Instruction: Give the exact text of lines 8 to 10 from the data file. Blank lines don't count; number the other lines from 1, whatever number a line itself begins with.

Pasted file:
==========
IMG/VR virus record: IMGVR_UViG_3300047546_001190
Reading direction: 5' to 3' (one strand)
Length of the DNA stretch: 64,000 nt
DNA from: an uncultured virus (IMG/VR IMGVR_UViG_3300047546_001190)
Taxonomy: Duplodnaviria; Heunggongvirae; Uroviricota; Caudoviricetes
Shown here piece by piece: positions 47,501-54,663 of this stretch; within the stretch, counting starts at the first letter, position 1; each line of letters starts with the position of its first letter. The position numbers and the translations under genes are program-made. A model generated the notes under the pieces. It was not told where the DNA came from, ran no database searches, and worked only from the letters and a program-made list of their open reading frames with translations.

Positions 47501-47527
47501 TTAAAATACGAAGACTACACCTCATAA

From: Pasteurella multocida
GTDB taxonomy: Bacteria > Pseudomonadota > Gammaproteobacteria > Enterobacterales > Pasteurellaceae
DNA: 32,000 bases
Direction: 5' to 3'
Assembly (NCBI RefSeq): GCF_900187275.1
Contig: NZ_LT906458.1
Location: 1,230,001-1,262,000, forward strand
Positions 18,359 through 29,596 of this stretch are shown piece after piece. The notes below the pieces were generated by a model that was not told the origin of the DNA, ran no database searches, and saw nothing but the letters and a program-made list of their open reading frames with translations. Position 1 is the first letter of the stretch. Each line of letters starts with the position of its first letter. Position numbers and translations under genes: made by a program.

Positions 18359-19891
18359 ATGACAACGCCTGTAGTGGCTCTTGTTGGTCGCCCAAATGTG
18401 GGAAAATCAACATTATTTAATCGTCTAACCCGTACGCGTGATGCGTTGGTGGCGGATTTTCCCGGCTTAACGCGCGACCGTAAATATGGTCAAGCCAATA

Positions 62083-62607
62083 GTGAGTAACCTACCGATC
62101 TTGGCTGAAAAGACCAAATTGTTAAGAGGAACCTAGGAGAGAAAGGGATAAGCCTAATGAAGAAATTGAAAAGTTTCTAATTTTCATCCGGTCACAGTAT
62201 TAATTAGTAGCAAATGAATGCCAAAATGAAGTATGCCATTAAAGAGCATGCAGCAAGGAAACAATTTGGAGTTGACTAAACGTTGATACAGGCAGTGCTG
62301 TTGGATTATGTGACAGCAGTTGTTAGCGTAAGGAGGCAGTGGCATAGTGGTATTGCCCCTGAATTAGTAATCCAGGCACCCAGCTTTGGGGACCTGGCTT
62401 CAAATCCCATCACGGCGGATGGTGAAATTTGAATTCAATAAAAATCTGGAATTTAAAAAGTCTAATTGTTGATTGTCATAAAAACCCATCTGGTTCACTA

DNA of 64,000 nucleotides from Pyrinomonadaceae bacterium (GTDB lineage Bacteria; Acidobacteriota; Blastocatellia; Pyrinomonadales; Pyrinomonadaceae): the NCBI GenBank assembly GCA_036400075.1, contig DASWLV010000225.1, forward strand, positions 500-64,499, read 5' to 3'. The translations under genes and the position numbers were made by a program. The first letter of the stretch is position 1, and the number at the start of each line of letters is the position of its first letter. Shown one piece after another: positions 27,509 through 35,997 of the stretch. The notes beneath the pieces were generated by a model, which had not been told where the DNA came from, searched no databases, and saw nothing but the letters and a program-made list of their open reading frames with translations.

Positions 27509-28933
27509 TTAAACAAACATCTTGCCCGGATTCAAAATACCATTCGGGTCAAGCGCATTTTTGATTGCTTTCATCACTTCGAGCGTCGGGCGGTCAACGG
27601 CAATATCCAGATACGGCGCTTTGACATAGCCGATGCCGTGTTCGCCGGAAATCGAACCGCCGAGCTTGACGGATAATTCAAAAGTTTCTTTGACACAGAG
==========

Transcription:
47501 TTAAAATACGAAGACTACACCTCATAA

From: Pasteurella multocida
GTDB taxonomy: Bacteria > Pseudomonadota > Gammaproteobacteria > Enterobacterales > Pasteurellaceae